Is there an optimal amount of Glucocorticoids that should be injected into a joint bursa or tendon sheath?
It is generally recommended that short-acting or longer-acting GCs be injected into tendon sheaths because they are more soluble and cause less soft tissue atrophy or chance of tendon rupture.
The longest-acting, least-soluble GC preparations are typically injected into inflamed joints because they tend to be more effective.
Recently, an extended release triamcinolone acetonide (Zilretta, 32 mg/5 mL) has been FDA-approved specifically for joint injections. It costs $600 compared with $18 to $34 for triamcinolone acetonide (Kenalog, 40 mg/mL).
The dose and volume of GCs that can be safely injected depends on the size of the joint.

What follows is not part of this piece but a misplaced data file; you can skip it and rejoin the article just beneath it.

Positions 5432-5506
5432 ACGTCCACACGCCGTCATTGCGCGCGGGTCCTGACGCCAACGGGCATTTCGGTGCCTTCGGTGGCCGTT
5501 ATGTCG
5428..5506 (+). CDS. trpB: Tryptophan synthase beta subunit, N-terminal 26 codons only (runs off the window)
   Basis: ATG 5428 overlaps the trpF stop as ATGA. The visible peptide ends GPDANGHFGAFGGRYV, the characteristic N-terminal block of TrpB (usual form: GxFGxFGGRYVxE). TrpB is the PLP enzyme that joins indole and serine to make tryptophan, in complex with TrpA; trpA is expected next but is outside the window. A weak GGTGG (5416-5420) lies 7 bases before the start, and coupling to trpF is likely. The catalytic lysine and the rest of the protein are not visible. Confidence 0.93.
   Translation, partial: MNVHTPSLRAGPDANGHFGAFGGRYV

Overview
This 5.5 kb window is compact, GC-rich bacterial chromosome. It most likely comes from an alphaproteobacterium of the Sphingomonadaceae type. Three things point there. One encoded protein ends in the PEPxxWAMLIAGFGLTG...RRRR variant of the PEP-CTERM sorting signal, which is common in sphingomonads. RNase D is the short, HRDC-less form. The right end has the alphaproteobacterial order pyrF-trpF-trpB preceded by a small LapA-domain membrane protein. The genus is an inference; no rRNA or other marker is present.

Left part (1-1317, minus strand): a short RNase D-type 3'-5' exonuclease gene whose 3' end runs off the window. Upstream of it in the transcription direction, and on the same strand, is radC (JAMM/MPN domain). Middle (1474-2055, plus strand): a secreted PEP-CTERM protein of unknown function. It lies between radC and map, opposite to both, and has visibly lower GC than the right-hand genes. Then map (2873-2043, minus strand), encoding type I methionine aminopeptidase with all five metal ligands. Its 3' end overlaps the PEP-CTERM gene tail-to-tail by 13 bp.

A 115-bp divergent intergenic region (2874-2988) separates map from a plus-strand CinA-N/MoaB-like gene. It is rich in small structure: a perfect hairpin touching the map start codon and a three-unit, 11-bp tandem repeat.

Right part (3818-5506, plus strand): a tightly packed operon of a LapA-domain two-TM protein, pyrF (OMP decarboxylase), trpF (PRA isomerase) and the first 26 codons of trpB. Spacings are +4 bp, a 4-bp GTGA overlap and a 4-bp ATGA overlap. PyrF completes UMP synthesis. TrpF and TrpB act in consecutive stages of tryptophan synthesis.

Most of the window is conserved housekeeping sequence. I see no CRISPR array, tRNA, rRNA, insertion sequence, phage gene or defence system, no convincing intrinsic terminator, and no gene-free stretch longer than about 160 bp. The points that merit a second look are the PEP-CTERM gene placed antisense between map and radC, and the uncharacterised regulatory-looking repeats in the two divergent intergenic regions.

The provider must be aware of the volume to be injected and attempts should be made to avoid overdistention of the surrounding joint capsule.
This is especially important for small joints (e.g., metacarpals, etc) that should receive <0.5 mL with an injection.
Guidelines for the Appropriate Dose of Glucocorticoid to be Injected
|Site||Prednisone Equivalent Dose (mg)|
|Small joints of hands and feet||5–15|
|Medium-sized joints (wrist, elbow)||15–25|
|Large joints (knee, shoulder, ankle)||20–50|
The dose for injection into a child’s knee is 1 mg/kg.